I had a day off on Friday and, as the weather forecast was clement enough, I booked a ticket for the infamous Marble Arch Mound while entrance is still free and cycled into town.

The Marble Arch Mound from ground

It’s not as bad as the coverage would lead you to believe. It looks better from on the mound than from ground level, where it’s just a slightly ridiculous incomplete low-poly tumulus. It’s not worth the £6m that Westminster Council spent on it, though. It’s not even worth £4.50 of your own money, which is what they’ll be charging from next month.

It’s really just a big staircase on a scaffolding frame, covered in the kind of mossy stuff they make green walls out of, with trees poking through. Between the steps of the staircase, you can see into the terrifying void within. I took a few photos, but I was worried the whole time that I might slip and drop my phone into the abyss.

Looking down on buses and a taxi on the road, with the Mound in the foreground, and Hyde Park in the background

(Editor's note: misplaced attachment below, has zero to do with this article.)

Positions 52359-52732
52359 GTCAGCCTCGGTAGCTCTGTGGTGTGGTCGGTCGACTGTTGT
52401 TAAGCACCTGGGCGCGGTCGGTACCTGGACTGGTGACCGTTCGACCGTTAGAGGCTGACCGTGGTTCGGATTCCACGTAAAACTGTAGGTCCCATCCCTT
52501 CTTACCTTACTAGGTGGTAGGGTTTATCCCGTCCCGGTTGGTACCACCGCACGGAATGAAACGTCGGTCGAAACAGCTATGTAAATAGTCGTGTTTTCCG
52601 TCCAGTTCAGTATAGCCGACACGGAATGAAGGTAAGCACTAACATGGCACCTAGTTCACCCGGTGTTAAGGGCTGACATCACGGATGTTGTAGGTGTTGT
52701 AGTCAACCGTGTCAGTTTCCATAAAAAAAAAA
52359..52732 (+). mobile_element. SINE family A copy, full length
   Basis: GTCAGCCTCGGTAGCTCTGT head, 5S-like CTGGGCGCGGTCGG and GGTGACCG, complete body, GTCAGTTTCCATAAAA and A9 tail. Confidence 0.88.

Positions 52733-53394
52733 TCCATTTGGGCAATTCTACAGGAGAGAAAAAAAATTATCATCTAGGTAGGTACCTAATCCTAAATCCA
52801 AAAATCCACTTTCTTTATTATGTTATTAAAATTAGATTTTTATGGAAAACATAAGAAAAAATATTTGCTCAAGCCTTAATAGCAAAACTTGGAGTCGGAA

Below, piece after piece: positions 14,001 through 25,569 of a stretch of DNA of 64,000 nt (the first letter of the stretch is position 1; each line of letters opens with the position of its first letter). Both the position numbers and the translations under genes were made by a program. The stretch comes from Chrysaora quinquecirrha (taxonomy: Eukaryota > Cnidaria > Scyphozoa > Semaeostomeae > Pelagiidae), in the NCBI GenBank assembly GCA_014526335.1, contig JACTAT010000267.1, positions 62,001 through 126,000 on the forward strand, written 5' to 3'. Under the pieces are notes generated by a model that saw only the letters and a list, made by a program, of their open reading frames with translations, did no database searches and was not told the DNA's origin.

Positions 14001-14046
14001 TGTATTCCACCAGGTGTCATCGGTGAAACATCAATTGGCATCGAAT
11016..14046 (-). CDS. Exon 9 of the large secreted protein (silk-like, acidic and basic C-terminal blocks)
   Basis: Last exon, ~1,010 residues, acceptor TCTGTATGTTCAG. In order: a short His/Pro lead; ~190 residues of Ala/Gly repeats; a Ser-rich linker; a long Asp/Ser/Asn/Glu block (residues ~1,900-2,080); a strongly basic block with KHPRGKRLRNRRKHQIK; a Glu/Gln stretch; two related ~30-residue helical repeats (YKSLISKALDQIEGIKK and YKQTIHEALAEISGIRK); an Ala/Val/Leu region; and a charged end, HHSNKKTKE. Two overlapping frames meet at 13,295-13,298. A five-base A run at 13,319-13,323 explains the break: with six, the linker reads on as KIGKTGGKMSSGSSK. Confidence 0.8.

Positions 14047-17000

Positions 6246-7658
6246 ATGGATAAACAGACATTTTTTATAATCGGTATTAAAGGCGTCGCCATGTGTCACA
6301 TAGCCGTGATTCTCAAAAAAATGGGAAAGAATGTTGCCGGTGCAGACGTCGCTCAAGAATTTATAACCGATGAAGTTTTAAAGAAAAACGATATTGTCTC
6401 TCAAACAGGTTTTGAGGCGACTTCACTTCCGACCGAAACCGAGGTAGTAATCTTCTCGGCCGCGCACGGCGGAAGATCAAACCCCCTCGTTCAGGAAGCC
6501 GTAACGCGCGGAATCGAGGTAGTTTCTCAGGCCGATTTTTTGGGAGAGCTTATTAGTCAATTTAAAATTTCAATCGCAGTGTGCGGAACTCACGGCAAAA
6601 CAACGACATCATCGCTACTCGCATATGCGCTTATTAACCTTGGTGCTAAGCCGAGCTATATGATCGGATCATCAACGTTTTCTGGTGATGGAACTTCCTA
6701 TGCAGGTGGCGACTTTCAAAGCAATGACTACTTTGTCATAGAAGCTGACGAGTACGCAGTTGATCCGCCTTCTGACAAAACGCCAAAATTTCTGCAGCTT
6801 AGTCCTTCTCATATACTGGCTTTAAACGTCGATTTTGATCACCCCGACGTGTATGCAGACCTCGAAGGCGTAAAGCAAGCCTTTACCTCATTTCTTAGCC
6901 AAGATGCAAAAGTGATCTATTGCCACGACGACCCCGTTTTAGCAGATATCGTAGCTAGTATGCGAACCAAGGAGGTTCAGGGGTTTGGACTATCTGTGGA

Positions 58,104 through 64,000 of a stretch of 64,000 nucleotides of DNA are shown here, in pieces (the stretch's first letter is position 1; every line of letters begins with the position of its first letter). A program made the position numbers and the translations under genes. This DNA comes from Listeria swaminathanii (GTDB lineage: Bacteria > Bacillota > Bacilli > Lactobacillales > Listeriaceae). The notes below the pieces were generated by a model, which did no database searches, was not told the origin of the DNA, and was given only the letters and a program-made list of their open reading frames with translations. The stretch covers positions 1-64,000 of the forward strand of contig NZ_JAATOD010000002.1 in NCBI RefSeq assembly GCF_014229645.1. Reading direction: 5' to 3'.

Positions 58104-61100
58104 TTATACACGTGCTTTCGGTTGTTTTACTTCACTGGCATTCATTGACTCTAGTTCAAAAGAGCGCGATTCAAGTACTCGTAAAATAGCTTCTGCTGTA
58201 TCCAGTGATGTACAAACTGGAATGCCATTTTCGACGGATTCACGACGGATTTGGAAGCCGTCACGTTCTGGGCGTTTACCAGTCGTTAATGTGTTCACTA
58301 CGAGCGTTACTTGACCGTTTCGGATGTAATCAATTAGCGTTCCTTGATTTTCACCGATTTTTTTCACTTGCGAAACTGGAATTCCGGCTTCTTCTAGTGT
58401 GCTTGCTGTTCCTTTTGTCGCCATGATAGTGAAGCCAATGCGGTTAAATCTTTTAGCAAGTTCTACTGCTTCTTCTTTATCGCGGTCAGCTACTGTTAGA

The view from the top is interesting in that it’s not one that many people will have seen before. Trees are a much bigger part of the view from that height, and Hyde Park looks like a forest.

I solved my Linux remote-control problems once and for all, by programming a microcontroller to translate the infra-red signals into key presses over the regular USB connection. The computer thinks that someone is pressing keys, and keyboards just work.

After so many years of having to struggle with LIRC bugs every time I upgraded my media centre computer, I finally realised that there was an easier way. I had most of the parts already: the only component I needed to buy was an infra-red receiver (I bought five for about £3 delivered), and I found a tiny translucent enclosure that was just the right size for a little over £3.

Programming it was mostly a case of gluing together existing Arduino libraries, and I had the whole thing working rather quickly.

I’ve posted my code and some instructions on GitHub.

I went to see my friend’s band Mount Forel perform at the Amersham Arms – a pleasant 45 minute walk from our house – for the Isle of Wight Festival New Blood Competition final. Unfortunately, they didn’t win, and the band that did is the one band whose set I missed as we were getting food, so I can’t say if that was fair or not. I can say that the quality of the other entries was very varied.

I’ve been to other gigs this year, but this was the first one that felt properly back to normal: no restrictions, no one way systems, no face coverings. I know some might think that’s horrifying or irresponsible, but honestly, I loved it.